It has been about four weeks, and I am starting to get the hang of university. Shiny floors, automatic flush, motion sensor taps just to name a few features of the U of C facilities. And then there are the trash cans. If not infamous, they should be. Does no one realize that to have trash enter it, one has to push on its lid, either with the trash itself or with preciously sanitized hands? It's an utterly unhygienic procedure. Why has it not been detected on the renovations radar? What did the innocent trash can do wrong to lessen unequal treatment than its hygienic counterparts taps and flush levers? Well I am sorry trash can. Just by being a trash can, you have lowered yourself in the eyes of humanity to the despicable level of trash.
The lack of modification of the university's trash can shows a general trend in our society -- a lack of focus on our garbage disposal systems. From an early age, we are taught that all used or disliked items must go in the garbage but rarely do we wonder where this trash goes. When we purchase a product, it is our job to consume it to our liking and then to dispose of it. Done. End of story.
But in fact this is far from end of story here. There is a complex mechanism that operates in our cities and often goes unnoticed. After disposal, trash is picked up and either sorted or put directly in a landfill, where it will take anywhere from a few days to hundreds of years to decompose. Calgary has begun to roll out its new black carts this week to complement the blue carts introduced to suburbia about a year ago. But is this the most efficient and effective method to deal with our cities disposal needs?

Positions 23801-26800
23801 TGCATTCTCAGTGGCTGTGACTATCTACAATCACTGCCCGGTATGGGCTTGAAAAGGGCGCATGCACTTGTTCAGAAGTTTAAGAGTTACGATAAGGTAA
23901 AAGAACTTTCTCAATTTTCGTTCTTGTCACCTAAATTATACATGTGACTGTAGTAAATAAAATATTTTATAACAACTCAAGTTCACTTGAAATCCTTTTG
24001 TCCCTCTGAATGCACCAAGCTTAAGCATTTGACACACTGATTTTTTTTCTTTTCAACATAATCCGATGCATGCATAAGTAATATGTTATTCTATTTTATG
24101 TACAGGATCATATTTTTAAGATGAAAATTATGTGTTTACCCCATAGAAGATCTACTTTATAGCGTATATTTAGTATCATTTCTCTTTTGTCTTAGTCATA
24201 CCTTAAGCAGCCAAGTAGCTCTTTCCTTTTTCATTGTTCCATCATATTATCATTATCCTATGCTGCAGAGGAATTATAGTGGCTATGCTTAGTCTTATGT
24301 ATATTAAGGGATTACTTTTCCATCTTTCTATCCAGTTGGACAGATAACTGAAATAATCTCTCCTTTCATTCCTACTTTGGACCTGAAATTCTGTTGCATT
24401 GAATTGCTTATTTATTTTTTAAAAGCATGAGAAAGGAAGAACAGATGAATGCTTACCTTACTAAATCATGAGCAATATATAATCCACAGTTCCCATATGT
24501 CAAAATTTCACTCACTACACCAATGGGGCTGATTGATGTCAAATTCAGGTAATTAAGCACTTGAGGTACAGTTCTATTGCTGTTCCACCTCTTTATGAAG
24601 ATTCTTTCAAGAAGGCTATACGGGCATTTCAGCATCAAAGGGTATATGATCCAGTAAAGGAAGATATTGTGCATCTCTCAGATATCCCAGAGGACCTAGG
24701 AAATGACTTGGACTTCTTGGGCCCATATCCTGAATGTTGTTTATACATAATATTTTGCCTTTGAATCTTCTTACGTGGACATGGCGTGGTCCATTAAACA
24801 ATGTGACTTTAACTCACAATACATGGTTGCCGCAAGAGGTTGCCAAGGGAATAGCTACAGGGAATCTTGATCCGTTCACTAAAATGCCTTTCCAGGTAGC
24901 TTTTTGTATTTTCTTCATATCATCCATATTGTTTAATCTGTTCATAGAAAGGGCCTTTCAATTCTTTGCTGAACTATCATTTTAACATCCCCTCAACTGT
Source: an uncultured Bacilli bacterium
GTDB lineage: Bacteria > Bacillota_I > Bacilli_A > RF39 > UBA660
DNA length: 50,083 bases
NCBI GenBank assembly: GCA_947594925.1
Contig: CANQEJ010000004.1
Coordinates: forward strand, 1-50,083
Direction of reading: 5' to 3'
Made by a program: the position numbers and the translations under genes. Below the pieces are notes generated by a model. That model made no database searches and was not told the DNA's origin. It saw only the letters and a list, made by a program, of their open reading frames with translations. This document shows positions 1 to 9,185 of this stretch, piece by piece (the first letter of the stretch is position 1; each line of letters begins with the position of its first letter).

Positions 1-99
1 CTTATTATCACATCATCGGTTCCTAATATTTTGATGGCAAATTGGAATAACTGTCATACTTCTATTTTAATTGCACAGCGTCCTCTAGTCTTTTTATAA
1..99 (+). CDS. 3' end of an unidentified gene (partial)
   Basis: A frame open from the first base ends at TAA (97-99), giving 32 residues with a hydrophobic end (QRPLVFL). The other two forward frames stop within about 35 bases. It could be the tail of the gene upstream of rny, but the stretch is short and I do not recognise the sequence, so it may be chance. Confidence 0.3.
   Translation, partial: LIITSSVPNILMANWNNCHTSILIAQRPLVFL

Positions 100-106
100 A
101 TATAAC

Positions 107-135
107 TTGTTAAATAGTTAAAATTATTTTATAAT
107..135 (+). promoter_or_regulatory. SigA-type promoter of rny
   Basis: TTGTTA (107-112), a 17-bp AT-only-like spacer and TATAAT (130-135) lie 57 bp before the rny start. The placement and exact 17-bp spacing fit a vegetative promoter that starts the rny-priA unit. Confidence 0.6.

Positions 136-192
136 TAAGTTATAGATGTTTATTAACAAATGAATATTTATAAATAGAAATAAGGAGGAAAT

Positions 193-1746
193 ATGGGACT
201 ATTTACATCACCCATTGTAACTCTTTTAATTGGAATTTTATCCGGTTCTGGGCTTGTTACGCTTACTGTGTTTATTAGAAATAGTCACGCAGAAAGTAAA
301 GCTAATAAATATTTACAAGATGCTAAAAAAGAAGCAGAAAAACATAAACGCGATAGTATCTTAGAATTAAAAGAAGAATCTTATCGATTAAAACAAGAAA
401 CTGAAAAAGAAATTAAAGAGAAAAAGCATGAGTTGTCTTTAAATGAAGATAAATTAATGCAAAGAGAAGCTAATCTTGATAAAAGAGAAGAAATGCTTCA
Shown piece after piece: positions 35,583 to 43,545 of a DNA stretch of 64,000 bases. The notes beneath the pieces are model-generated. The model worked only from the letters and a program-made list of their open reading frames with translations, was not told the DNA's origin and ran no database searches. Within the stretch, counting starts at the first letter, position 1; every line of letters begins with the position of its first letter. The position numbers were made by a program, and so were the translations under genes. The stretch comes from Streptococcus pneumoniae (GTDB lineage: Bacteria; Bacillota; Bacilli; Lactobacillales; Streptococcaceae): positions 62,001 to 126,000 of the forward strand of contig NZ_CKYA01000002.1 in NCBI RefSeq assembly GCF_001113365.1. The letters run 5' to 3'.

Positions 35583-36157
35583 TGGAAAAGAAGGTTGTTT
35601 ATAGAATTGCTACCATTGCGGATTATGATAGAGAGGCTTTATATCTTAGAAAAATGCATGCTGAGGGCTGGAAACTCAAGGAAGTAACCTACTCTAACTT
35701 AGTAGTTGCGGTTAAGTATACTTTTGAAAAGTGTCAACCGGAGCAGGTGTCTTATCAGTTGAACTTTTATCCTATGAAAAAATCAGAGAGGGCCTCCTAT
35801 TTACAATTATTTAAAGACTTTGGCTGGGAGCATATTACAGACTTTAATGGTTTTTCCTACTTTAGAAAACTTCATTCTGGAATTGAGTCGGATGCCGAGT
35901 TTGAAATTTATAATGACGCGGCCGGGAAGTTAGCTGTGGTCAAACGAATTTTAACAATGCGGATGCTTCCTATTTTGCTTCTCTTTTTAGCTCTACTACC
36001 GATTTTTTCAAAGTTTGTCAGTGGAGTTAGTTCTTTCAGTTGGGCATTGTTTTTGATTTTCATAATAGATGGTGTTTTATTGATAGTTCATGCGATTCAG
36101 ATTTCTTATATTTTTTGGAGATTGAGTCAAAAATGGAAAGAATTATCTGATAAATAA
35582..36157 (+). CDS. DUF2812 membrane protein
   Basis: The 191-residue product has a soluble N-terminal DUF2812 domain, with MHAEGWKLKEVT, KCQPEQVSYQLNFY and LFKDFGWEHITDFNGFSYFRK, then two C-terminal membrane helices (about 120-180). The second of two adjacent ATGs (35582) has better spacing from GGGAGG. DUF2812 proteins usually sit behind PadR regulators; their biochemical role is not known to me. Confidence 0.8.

Other cities such as Toronto have gone past the traditional garbage and recycling programs and rolled out green bins (and their indoor counterparts).Green bins, a concept mostly unheard of in Calgary, are essentially worry-free compost. Users put almost all their organic trash in the bins which are picked up on a regular basis. There is no need to worry about taking care of the health of your "compost bin" except for the odd washing. The compost is sold to landscapers, farmers and the like.
My experience with this three-tier waste system has been eye-opening to say the least. It makes you realize how much of the waste we produce can be reduced, reused or recycled. While living in a green bin city, I noticed most of the waste my family produced was organic waste in the form of vegetable peels. Most packaging, everything from jam jars to soda cans, is recyclable. The only waste left to go in the garbage in the inside of the vacuum cleaner and the odd packaging that can't be recycled. At the end of two weeks, we would have only half a garbage bag of garbage, but every week our green and blue bins would be bursting.
Calgary has the potential to be a city that can deal with its own trash in a more environmentally friendly way. Our water treatment system is worthy of pride and our garbage disposal system needs to be brought up to par.